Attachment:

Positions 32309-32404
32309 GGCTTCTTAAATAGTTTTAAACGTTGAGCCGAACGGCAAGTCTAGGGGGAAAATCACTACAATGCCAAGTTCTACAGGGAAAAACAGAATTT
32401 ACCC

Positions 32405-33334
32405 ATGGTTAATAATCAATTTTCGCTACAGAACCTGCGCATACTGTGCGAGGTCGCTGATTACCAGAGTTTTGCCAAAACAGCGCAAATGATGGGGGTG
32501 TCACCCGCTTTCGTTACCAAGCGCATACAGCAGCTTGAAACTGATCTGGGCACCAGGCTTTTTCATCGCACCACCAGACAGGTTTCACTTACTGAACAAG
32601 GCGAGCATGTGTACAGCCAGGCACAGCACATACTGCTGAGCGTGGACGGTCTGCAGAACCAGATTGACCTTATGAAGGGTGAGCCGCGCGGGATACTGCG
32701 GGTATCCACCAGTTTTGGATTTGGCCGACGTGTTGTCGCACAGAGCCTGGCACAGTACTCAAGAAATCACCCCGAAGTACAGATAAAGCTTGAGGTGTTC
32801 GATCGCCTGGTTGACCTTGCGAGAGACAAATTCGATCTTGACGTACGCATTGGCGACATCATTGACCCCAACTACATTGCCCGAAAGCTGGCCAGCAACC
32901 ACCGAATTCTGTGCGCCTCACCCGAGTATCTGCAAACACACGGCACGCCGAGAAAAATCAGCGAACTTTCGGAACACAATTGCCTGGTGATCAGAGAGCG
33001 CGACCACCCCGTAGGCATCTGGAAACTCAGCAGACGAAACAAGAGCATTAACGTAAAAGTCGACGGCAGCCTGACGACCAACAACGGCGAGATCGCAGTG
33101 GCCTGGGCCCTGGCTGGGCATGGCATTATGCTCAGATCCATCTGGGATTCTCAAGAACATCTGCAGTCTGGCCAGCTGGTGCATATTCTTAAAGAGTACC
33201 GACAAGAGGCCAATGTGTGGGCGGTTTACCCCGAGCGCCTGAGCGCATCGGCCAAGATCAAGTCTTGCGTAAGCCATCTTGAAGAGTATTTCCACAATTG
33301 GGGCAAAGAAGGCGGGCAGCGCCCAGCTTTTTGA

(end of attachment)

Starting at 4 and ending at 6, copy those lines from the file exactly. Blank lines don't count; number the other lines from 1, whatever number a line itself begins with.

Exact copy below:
Positions 32405-33334
32405 ATGGTTAATAATCAATTTTCGCTACAGAACCTGCGCATACTGTGCGAGGTCGCTGATTACCAGAGTTTTGCCAAAACAGCGCAAATGATGGGGGTG
32501 TCACCCGCTTTCGTTACCAAGCGCATACAGCAGCTTGAAACTGATCTGGGCACCAGGCTTTTTCATCGCACCACCAGACAGGTTTCACTTACTGAACAAG